Nita doesn’t murder supernatural beings and sell their body parts on the internet—her mother does that. Nita just dissects the bodies after they’ve been “acquired.” But when her mom brings home a live specimen, Nita decides she wants out — dissecting living people is a step too far.
But when she tries to save her mother’s victim, she ends up sold on the black market in his place — because Nita herself is a supernatural being. Now Nita is on the other side of the bars, and there is no line she won’t cross to escape and make sure no one can ever capture her again.
Nita did a good deed, and it cost her everything. Now she’s going to do a lot of bad deeds to get it all back.
Out now from HMH Teen.
Personal Rating: i’d let this book murder me and toss me to the bottom of the Amazon River
Recommended For: Those that go NOOOOOO WHYYYYYY whenever a protagonist chickens outta doing something seriously messed up but would’ve been so! juicy! to watch!
This book plunges unapologetically into the darkest parts of humanity. No selective filter that only presents the “cool” sides of violence while protecting you from getting too traumatized. No shying away from issues ’cause it’s scared it’ll make you uncomfortable.
Rebecca Schaeffer doesn’t give a shit if you’re disturbed.
SO, uhh… do think twice about reading this if you’d be unsettled by human trafficking, bodily mutilation, detailed dissection sequences, and general human depravity that makes you stare off into the distance thinking of how shitty the world can be. Not everyone is into reading about that, and that’s fine. You’ve been warned though.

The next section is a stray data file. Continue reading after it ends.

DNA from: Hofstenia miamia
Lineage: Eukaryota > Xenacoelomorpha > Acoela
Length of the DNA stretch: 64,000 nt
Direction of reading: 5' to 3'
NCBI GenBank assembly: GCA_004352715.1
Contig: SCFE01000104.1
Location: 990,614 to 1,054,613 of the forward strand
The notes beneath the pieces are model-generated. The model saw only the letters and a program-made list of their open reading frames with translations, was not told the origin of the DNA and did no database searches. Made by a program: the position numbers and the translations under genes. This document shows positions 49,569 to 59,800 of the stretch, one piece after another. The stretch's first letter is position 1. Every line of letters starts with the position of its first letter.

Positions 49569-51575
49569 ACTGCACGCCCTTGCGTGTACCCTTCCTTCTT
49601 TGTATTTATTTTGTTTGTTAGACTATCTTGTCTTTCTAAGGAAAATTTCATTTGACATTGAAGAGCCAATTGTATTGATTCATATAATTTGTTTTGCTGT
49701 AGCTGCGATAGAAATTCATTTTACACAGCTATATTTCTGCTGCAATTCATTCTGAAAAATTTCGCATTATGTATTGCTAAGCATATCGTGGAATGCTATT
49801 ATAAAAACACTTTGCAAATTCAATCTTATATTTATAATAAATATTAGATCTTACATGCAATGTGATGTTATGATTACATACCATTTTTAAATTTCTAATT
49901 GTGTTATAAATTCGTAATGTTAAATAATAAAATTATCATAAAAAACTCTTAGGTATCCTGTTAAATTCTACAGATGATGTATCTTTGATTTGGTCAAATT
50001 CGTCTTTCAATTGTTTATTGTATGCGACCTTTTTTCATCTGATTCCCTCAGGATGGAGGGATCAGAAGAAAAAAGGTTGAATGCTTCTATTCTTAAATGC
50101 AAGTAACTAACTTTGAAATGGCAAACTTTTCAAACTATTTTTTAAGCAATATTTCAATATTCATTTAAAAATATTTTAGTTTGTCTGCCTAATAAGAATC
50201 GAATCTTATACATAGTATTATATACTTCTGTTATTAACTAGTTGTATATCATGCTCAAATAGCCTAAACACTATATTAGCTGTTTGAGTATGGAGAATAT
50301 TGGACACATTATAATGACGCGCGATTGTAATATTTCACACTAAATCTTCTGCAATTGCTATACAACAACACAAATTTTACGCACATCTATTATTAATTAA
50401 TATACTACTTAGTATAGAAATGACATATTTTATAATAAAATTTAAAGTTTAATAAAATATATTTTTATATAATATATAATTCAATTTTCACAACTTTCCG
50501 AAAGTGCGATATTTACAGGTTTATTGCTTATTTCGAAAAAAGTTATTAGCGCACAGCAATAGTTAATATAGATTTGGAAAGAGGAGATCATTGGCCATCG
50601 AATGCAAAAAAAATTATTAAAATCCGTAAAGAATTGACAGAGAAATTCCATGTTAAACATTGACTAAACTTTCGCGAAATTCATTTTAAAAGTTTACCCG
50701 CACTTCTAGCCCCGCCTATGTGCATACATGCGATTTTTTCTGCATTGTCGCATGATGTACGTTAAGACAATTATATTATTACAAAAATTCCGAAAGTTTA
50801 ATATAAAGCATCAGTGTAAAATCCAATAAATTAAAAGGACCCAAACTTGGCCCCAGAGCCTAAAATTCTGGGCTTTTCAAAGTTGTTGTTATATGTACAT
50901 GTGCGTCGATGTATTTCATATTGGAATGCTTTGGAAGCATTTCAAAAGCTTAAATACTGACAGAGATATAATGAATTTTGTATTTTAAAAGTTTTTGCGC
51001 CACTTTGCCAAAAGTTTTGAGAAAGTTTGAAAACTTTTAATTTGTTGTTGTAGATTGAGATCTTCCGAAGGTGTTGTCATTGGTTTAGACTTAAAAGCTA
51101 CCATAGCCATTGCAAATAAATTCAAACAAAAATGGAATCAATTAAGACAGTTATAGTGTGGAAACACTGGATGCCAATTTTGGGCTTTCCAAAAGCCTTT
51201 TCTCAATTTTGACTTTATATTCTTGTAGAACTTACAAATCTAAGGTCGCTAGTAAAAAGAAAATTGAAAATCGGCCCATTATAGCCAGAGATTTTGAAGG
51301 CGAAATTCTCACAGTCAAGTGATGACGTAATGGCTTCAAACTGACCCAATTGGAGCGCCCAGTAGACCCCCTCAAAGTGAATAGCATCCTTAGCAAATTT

She imagined the feel of the spoon in her hand as she scooped the eyes out. She imagined the texture of the heart through her gloved hands, placing it gently in a jar. Slowly piece by piece, she went through the full dissection until there was nothing left unpackaged or unlabelled. Not even bones.
It’s too simple to describe this book as just “dark”. Lemme tell you a big problem I have with a lot of books and media that get slapped with that label. In the end, they either
1. don’t actually let their protagonist get their hands dirty,
2. just has them do “badass” things to be ~ * COOL AND EDGY * ~, or
3. try to convince you the correct thing to do when all odds are against you is to hold on to your honor and never lose your “humanity”. Because falling to the level of your tormentors would make you no better than them. Or something.
Nah, SCREW THAT.
This book is about breaking all the rules other people made and living by your own. Because if all those other assholes are laughing and running around being comfortable with what they do while you’re sitting there doubting yourself at every turn, how are you supposed to win? Especially when you’re a person like our dear protagonist Nita, who secretly likes some of the messed up shit she does. She just thought she wasn’t “supposed to”. Well, when she’s betrayed and thrown into a cage in a hidden black market in the rain forests of Peru, where there are “spiders that eat birds“, she has to determine what she’s willing or not willing to do real fast. You cannot hope for some mystical force made up in your head to punish those you hate. If you want them to pay, the only reliable way is doing it yourself.
At some point, the sounds changed, as though Mirella’s throat had been damaged from overuse, and the noises she made were closer to scratchy gasps than screams. Each time Nita heard one, she imagined the pressure of the scream ripping the skin of her throat until it bled. That was just what it sounded like.
Nita cried at one point. Not sobs, just sad tears that leaked out her eyes as she stared at the ceiling.
Not Even Bones is ultimately a story about a girl coming to terms with her true self. Not what other people want her to be, not what she thinks she should be, but the raw, complicated human under all the social constructs and expectations forced onto her by both others and herself. She faces the vilest parts of humanity and then grasps it within herself for power. A big theme: morals are optional. They have no real binding power. If you make life-or-death choices expecting others will abide by the same principles you do… honey, you’ve got a big storm coming.